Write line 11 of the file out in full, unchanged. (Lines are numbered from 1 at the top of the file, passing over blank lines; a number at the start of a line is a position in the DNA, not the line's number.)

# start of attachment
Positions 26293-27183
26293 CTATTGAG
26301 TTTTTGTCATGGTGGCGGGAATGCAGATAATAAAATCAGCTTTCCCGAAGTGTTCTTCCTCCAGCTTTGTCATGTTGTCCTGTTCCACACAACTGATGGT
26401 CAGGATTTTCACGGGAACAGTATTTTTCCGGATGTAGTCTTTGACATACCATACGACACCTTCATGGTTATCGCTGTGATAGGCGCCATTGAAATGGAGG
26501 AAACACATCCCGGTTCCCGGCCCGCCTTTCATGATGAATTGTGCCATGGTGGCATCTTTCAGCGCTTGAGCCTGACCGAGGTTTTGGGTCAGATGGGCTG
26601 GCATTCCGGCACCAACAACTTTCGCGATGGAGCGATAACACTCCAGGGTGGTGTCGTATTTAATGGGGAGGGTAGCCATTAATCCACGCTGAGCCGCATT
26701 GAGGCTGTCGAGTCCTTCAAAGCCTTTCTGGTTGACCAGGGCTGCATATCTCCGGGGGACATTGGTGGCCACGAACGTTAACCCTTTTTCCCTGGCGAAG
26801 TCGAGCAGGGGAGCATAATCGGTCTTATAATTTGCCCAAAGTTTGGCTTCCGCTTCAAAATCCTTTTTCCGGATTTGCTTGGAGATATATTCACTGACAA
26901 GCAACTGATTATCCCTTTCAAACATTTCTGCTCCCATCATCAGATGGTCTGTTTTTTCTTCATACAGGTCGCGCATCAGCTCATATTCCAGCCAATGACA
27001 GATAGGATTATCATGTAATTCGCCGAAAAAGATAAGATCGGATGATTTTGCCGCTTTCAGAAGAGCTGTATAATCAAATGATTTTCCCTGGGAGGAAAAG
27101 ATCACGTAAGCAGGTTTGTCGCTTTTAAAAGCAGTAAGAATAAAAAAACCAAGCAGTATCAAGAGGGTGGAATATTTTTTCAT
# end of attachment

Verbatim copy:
27101 ATCACGTAAGCAGGTTTGTCGCTTTTAAAAGCAGTAAGAATAAAAAAACCAAGCAGTATCAAGAGGGTGGAATATTTTTTCAT